There are dates and games that I will never forget in my 40+ years of being associated with Kansas State Football. The 1982 Sunflower Showdown is definitely one of those events that I will always remember. It was Saturday October 23, 1982. In Manhattan. A sold-out crowd at KSU Stadium. K-State vs. University of Kansas in the ’80sth Edition of the Sunflower Showdown. And the lights, yes, the lights, we’ll always remember them. They were temporary lights.
Almost every college football game started at 1:10 p.m. This rivalry game was the first in Big 8 Conference history to be played under floodlights. The game was broadcast on TBS to a national audience. So the night was something special.
I blew out my knee during spring training before the 1982 season, so I went on crutches. I was on the sidelines before the game. My K-State teammates warmed up on one side of the field and Kansas warmed up on the other side. The anticipation was in the air. There were 45,595 fans in the stands. You could tell there was just something different about this game.
We had a 3-2-1 record at the Sunflower Showdown. Under head coach Jim Dickey, we beat Kentucky 23-9, South Dakota 42-3 and Wichita State 31-7. But we also suffered a 30-7 loss at No. 13 in Arizona, we drew 7-7 in Missouri, and we suffered a 49-3 loss at No. 6 in Nebraska. We had worked hard for this moment. It is important to understand that the majority of the starters or players who had the capacity had started the redshirt in the 1981 season. They all wanted to stay another year. I was one of those players who had a red shirt. We knew 1982 could be a big year in the history of our football program. Weeks later we beat Colorado 33-10 on Senior Day and went to our first bowl game ever – the Independence Bowl.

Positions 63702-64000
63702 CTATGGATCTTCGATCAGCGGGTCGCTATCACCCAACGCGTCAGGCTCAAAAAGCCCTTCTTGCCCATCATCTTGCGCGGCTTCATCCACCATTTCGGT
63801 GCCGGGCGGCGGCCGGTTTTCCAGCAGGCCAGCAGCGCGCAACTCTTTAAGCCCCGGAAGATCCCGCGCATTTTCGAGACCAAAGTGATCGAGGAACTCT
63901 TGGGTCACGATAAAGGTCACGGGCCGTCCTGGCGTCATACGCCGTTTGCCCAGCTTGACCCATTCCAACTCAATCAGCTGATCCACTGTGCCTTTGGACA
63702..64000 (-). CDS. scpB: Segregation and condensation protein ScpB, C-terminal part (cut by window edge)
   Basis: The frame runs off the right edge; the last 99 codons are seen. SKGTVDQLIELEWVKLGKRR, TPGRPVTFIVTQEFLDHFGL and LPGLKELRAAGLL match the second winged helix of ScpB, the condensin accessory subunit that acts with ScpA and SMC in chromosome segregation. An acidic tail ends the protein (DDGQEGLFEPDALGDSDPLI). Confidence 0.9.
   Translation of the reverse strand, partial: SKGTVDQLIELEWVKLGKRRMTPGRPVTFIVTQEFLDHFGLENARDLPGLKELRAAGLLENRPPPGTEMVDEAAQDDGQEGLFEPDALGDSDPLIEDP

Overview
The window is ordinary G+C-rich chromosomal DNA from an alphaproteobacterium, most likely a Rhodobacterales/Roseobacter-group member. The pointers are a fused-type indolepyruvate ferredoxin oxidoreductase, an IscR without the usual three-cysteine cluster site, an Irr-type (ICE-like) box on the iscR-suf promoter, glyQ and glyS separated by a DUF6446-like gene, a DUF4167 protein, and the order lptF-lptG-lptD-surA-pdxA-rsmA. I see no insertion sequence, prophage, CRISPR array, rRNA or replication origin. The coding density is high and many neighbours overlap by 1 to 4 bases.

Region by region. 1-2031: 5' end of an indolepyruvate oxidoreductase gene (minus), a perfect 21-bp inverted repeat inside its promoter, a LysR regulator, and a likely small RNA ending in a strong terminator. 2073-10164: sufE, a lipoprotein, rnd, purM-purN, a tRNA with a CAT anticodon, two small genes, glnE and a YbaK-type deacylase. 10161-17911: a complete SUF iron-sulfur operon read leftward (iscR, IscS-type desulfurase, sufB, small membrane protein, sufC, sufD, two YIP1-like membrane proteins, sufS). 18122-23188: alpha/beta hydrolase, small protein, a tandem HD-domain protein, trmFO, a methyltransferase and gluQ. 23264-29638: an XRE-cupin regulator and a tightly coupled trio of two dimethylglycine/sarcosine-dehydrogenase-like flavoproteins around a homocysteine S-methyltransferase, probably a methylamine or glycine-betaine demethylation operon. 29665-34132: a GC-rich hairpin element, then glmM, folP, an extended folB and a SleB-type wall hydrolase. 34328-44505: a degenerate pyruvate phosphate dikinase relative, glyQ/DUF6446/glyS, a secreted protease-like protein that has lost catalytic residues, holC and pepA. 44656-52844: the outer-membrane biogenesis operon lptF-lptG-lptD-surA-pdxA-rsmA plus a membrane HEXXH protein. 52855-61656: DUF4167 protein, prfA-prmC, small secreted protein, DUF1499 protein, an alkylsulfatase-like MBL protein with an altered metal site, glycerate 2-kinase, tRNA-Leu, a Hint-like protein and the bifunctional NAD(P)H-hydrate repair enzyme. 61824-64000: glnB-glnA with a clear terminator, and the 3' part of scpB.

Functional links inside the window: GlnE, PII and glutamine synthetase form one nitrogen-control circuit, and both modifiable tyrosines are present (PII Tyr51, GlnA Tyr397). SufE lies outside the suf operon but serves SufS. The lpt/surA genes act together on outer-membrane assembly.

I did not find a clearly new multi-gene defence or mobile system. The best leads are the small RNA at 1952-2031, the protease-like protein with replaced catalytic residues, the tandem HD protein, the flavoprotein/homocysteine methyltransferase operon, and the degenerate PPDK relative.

But it all came back to the K-State/KU game. The season was at stake. Would K-State get over the hump and get to its first bowl game? How good has K-State been this year? Could K-State pull this off?
We have answered this question. And no one who saw the game will ever forget it.
As my teammates were warming up on the soccer field in their purple jerseys, I decided to go to the locker room. There was so much I could remember about that particular game – I remember it like it was yesterday – but I will always remember going into the dressing room.
In the changing room, gray jerseys hung on every single locker.
“What the hell?” I said.
I found my good buddy Jim “Shorty” Kleinau, the longtime equipment manager for K-State Football.
“What’s up, Shorty?” I asked.
He said: “We made special jerseys for this special game.”
I could not believe it. Our players had no idea. I grabbed my gray #12 jersey and put it away.
Moments later, the team entered the dressing room.
We had silver helmets, just like now, and we had white shorts with purple jerseys, and the coaches said, “Take off those purple jerseys and put on those gray jerseys.” Our dressing room exploded. There was no doubt what would happen at the Sunflower Showdown. If there wasn’t a crazy curveball from the soccer gods, this game was over.